The List: Top 10 “Weird Al” Songs

It’s a good time to be Weird. Al Yankovic, now into his third decade of crafting perfect pop parodies, has just scored his first No. 1 album with Mandatory Fun. He’s also celebrating the 25th anniversary of his cult classic film UHF. So I decided to take on the near-impossible task of picking his top 10 songs. It’s a task made all the more difficult when you factor in not just his parodies, but his originals and polkas as well.

So let’s start with a bonus pick for his best polka, then do a Top 5 of each.

“Angry White Boy Polka” (Poodle Hat, 2003)
All his polkas are worthwhile, at least to hear his brilliant arrangements of popular songs he just couldn’t figure out how to turn into parodies. But this one is the best because it deflates so many nĂ¼-metal and “The” bands that ruled the early ’00s.


5. “The Night Santa Went Crazy” (Bad Hair Day, 1996) / “Christmas at Ground Zero” (Polka Party!, 1987)
So now I’m cheating. But it’s impossible to pick between these two great Christmas songs with hysterically violent overtones.

4. “Bob” (Poodle Hat, 2003)
Making a Bob Dylan parody is easy. Doing it all in palindromes? That’s the genius of “Weird Al.”

3. “One More Minute” (Dare to be Stupid, 1985)
As a genre, doo-wop is all but forgotten. But Al’s painful valentine brings back all those malt shop memories.

2. “Dare to be Stupid” (Dare to be Stupid, 1985)
It’s a once-in-a-lifetime event for Al to do your whole sound better than you ever did. And that’s exactly what happened with “Dare to be Stupid,” when he out-did DEVO in the weird department.

1. “Albuquerque” (Running with Scissors, 1999)
You either love or hate this song, but for me, this is Al at his absolute undistilled craziest.


5. “White and Nerdy” (Straight Outta Lynnwood, 2006)
Before Straight Outta Lynwood, it appeared Al was done for again. Poodle Hat, despite winning a Grammy, was one of his three lowest-selling albums. But then he turned it all around with this Chamillionaire parody, striking right as YouTube was taking off and geek culture began to rule the Internet. It’s perfect timing and an example of how well this guy can rap.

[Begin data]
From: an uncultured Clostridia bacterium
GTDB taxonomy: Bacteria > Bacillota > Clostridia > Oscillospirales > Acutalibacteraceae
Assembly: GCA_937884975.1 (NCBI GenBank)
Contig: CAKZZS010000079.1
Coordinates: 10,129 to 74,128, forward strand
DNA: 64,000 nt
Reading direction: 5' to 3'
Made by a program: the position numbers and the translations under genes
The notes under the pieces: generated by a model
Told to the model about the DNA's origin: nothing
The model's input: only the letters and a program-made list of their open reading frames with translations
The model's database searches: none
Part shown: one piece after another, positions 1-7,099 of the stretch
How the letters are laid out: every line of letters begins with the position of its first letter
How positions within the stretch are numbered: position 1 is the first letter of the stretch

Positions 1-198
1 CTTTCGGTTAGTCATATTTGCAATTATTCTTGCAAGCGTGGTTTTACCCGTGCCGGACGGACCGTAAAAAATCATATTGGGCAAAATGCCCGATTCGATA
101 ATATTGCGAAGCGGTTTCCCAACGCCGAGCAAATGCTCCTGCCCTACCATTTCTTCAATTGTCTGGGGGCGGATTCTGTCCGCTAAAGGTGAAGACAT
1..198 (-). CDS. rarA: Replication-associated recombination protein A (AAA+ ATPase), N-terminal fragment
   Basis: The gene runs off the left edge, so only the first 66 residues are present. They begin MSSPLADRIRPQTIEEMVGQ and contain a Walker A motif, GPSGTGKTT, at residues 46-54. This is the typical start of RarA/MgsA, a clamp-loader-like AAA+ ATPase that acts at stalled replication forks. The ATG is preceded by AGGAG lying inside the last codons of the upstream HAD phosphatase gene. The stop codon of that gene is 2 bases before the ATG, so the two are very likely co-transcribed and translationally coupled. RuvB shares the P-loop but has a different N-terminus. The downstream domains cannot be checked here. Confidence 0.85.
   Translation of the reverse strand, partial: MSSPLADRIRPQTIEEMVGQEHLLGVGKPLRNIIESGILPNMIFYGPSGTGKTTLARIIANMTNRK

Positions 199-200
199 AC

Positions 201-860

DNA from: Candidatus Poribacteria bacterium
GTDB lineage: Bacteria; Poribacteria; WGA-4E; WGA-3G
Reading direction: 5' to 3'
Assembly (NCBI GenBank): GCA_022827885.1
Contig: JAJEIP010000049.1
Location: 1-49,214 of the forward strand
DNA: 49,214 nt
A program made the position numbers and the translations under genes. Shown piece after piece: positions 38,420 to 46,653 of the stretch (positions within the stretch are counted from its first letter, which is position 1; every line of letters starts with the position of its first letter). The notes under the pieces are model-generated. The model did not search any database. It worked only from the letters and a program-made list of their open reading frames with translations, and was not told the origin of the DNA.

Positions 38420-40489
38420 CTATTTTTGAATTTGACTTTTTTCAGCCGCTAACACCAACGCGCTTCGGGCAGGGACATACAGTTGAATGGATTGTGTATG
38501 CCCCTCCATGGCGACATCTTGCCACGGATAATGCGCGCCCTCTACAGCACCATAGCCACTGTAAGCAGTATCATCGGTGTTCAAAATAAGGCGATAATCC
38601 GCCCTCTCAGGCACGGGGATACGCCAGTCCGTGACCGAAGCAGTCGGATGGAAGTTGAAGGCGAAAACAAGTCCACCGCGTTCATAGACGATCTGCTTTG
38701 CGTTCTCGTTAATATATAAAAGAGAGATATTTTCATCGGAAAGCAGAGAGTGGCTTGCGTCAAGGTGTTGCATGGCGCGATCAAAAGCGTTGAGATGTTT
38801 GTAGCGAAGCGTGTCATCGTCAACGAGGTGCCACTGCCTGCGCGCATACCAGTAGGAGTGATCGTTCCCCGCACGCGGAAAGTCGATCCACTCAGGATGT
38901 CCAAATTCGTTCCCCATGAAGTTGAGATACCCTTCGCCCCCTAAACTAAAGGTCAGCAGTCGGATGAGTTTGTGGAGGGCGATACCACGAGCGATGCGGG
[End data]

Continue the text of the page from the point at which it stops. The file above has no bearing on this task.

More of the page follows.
4. “Another One Rides the Bus” (“Weird Al” Yankovic, 1983)
As seen in his recent rash of TV interviews, Al is among the nicest musicians on the planet. But his first single reveals a small angry side, one that anyone can attest is easy to bring out while riding public transportation. Plus, it’s the only time all decided to attempt to take on the legendary Freddie Mercury.

3. “I Lost on Jeopardy!” (In 3-D, 1984)
I’m not just saying this because watching Jeopardy! is one of my favorite pastimes. And I’m not just saying this because my dad likes the Greg Kihn Band more than most people should. But I can’t help but love Al’s transformation of a soft-rock classic about a doomed relationship into a recollection of his doomed appearance on an ’80s game show.

2. “Smells Like Nirvana” (Off the Deep End, 1992)
One of the great things about Al’s longevity is how he’s always ready to swipe at the zeitgeist. So he took his vocal ax to Generation X, using Kurt Cobain’s half-awake delivery to subtly swipe at a whole group of people who would merely respond, “Whatever, man.”

1. “Eat It” (In 3-D, 1984)
It’s not surprising, given what we know about his own bizarre tastes (and no, I’m not talking criminally), that Michael Jackson loved Al. They both peaked right around the same time, and “Eat It” represents Al at the top of his game. It’s his best food song, his best parody, his best track period.

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